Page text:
Lorenzo Giannuzzi was immersed in the hospitality industry from an early age, working as an intern and restaurant busboy. He attended the renowned École Hôtelière de Lausanne and after graduation, found himself in 1988 as area general manager for a hotel group which included a property known as Palazzo della Fonte.
Built in 1913, the iconic hotel was located in a park on the edge of Fiuggi, a thermal spring village 70km south east of Rome. The hotel had been a destination for European celebrities for many years, as well as serving as a hospital and a headquarters for the Allied Forces during World War II. At the time of his assignment, the hotel – then owned by Forte Group – was functioning with a business model catering for conventions and weekend leisure groups.
Eventually, Giannuzzi was promoted to be group director for the company’s Caribbean operations and moved out of the beautiful valley to pursue his career, eventually finding himself on the island of Sardinia, managing the iconic Forte Village.
Originally opened in 1970 as a holiday club, Forte Village gained international status in the 80s and 90s with the addition of pools, a spa and thalassotherapy centre featuring six pools, making it innovative and ahead of the times.
Voted the world’s leading resort twenty years in a row by the World Travel Awards, the unique family-oriented Forte Village comprises eight hotels, 21 restaurants, the services of a number of Michelin-starred chefs, a shopping arcade with 33 shops and a wide array of activities oriented to sun and sea. An arena seating 5,000 people showcases performing artists, while stars from a wide range of sports are available to coach guests.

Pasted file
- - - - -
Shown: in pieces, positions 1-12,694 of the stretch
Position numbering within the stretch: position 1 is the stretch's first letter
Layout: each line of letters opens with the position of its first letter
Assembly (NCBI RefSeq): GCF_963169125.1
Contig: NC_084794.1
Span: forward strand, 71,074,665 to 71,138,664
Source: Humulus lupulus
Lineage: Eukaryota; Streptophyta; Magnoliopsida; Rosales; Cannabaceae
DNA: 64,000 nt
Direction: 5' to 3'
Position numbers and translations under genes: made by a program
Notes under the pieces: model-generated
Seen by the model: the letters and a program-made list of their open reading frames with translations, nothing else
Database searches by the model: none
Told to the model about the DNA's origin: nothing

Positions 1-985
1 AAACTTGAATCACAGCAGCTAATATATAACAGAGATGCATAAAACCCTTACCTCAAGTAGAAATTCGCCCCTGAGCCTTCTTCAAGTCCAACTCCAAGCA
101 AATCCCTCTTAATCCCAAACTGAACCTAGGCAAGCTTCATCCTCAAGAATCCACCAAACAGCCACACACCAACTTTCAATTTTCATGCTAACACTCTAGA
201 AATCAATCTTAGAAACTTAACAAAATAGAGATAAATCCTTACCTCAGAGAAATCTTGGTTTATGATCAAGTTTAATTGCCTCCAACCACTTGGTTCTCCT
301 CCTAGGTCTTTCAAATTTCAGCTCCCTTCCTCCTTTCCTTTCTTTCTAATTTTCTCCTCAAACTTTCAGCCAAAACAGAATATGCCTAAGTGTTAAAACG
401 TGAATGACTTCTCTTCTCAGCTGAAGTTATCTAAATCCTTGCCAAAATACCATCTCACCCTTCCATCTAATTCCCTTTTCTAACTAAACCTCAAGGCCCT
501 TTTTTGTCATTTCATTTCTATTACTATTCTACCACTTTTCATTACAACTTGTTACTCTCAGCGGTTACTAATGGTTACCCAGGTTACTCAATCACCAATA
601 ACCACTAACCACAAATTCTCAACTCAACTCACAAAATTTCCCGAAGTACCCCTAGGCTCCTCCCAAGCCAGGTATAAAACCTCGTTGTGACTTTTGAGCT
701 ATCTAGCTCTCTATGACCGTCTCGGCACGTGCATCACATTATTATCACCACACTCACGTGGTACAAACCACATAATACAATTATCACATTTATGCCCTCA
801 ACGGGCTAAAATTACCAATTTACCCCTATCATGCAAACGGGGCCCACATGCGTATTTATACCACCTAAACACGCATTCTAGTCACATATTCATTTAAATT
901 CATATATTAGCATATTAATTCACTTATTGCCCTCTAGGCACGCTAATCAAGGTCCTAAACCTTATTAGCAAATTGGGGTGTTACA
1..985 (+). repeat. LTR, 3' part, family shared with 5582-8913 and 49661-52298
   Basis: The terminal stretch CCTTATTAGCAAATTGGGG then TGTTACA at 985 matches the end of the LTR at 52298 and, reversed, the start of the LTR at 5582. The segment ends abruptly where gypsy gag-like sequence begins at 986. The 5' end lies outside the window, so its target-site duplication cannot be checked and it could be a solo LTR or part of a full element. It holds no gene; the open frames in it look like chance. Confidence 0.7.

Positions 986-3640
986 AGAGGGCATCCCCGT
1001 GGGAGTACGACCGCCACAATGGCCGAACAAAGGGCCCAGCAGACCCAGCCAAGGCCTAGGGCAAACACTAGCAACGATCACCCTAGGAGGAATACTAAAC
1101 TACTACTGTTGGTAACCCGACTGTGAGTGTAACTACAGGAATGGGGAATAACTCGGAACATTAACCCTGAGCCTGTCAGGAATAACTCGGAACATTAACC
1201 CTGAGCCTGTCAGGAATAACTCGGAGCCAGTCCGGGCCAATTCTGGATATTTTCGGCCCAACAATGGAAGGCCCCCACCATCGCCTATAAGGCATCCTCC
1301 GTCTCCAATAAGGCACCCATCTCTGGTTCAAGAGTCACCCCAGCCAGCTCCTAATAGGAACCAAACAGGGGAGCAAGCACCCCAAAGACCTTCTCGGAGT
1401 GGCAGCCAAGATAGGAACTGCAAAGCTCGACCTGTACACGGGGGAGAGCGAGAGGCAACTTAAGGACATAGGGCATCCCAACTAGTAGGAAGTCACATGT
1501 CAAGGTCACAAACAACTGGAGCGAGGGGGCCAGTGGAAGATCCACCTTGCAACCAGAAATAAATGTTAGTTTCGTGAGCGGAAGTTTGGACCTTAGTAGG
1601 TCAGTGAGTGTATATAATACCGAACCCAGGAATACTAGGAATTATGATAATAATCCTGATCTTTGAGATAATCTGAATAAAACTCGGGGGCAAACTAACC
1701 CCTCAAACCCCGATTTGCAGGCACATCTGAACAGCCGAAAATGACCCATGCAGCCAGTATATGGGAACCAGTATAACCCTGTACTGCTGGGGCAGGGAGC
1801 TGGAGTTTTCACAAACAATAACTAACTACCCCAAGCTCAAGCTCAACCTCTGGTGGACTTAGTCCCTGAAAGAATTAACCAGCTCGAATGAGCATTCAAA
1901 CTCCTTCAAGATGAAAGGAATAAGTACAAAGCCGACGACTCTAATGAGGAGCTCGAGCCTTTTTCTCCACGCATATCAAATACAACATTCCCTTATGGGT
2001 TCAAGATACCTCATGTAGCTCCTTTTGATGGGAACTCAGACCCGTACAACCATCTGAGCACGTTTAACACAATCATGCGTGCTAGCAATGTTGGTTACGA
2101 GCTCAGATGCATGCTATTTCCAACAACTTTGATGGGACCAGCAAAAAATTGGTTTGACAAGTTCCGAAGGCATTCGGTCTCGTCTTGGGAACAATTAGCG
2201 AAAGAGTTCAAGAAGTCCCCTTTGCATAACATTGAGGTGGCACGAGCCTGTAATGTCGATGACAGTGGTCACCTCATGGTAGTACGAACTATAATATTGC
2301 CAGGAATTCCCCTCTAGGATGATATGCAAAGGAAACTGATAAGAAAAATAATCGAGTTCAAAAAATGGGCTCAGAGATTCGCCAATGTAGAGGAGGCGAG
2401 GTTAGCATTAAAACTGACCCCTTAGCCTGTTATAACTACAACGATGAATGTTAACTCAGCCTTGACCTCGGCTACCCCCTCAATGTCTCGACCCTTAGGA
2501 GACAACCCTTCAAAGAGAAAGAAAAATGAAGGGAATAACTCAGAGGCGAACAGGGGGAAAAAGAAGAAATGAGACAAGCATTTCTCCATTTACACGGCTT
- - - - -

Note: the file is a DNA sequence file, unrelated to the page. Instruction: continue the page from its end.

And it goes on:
Most are health-conscious couples and families and tend to come once or twice a year, so although it’s only open for six months of each year, Forte Village generates a turnover of around €100m pa, with EBITDA of close to €40m. This has made the Village a hot property and it has been sold several times over the years as a result.
Purchase of Palazzo della Fonte
With an eye on the future, Giannuzzi seized an opportunity to participate in the purchase, by the owners of the Forte Village, of Palazzo della Fonte in 2019, meaning this historic property became part of his remit once more, as he assumed the role of CEO of both Forte Village and the Palazzo.
With inspiration from his oversight of Forte Village and awareness of the demand for wellness, Giannuzzi envisioned Palazzo della Fonte being renamed Palazzo Fiuggi to reflect its thermal location and reimagined as a world-class medical spa – anticipating a demand for the restoration of health well before we’d ever even heard of COVID-19.
The lovely structure needed some refurbishment, but more importantly, a spa and wellness area had to be conceived and built that could create, according to Giannuzzi, “a total wow! effect”. Engaging GOCO Hospitality and consultant Thorsten Lipfert to guide the project, a 6,000sq m spa and wellness complex was added at a cost of €30m by completely reconstructing the lower level of the building.
The medical component includes the latest in technologies, such as MRI and infrared technologies for brain health, retinal scanning and diagnostic testing. An extensive hydrotherapy area includes thalassotherapy pools, Roman baths, private hammam suites and indoor and outdoor pools and lounges, while also incorporating the original outdoor pool – which at the time of its completion in 1936 was among the largest in Europe.